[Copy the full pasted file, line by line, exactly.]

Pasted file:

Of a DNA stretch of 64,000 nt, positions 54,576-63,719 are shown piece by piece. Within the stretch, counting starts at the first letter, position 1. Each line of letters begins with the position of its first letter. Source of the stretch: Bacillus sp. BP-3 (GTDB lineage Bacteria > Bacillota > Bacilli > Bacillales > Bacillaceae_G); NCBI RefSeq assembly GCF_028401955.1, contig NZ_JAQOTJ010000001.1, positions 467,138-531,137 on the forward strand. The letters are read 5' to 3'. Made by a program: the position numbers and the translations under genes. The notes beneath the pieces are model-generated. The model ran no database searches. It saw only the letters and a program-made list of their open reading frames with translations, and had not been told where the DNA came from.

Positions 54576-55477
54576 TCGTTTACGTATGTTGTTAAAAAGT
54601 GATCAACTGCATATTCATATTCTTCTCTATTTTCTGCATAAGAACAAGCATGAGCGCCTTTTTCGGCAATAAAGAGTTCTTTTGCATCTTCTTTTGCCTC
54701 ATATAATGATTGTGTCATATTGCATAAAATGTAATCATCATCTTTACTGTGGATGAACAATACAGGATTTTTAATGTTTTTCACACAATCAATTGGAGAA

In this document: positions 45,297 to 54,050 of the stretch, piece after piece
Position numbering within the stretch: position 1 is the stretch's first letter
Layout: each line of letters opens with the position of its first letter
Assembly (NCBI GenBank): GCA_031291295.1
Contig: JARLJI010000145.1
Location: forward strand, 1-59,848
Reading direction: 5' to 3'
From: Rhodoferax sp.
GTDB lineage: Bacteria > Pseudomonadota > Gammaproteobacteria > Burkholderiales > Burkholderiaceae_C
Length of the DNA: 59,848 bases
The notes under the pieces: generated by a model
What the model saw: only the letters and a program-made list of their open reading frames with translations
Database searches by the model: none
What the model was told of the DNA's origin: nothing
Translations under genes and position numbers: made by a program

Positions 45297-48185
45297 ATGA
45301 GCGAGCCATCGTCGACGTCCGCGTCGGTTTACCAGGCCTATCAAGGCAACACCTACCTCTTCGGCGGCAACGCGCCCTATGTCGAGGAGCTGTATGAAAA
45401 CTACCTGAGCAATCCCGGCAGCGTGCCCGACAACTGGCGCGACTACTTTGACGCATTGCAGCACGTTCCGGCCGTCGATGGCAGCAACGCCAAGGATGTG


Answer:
Of a DNA stretch of 64,000 nt, positions 54,576-63,719 are shown piece by piece. Within the stretch, counting starts at the first letter, position 1. Each line of letters begins with the position of its first letter. Source of the stretch: Bacillus sp. BP-3 (GTDB lineage Bacteria > Bacillota > Bacilli > Bacillales > Bacillaceae_G); NCBI RefSeq assembly GCF_028401955.1, contig NZ_JAQOTJ010000001.1, positions 467,138-531,137 on the forward strand. The letters are read 5' to 3'. Made by a program: the position numbers and the translations under genes. The notes beneath the pieces are model-generated. The model ran no database searches. It saw only the letters and a program-made list of their open reading frames with translations, and had not been told where the DNA came from.

Positions 54576-55477
54576 TCGTTTACGTATGTTGTTAAAAAGT
54601 GATCAACTGCATATTCATATTCTTCTCTATTTTCTGCATAAGAACAAGCATGAGCGCCTTTTTCGGCAATAAAGAGTTCTTTTGCATCTTCTTTTGCCTC
54701 ATATAATGATTGTGTCATATTGCATAAAATGTAATCATCATCTTTACTGTGGATGAACAATACAGGATTTTTAATGTTTTTCACACAATCAATTGGAGAA

In this document: positions 45,297 to 54,050 of the stretch, piece after piece
Position numbering within the stretch: position 1 is the stretch's first letter
Layout: each line of letters opens with the position of its first letter
Assembly (NCBI GenBank): GCA_031291295.1
Contig: JARLJI010000145.1
Location: forward strand, 1-59,848
Reading direction: 5' to 3'
From: Rhodoferax sp.
GTDB lineage: Bacteria > Pseudomonadota > Gammaproteobacteria > Burkholderiales > Burkholderiaceae_C
Length of the DNA: 59,848 bases
The notes under the pieces: generated by a model
What the model saw: only the letters and a program-made list of their open reading frames with translations
Database searches by the model: none
What the model was told of the DNA's origin: nothing
Translations under genes and position numbers: made by a program

Positions 45297-48185
45297 ATGA
45301 GCGAGCCATCGTCGACGTCCGCGTCGGTTTACCAGGCCTATCAAGGCAACACCTACCTCTTCGGCGGCAACGCGCCCTATGTCGAGGAGCTGTATGAAAA
45401 CTACCTGAGCAATCCCGGCAGCGTGCCCGACAACTGGCGCGACTACTTTGACGCATTGCAGCACGTTCCGGCCGTCGATGGCAGCAACGCCAAGGATGTG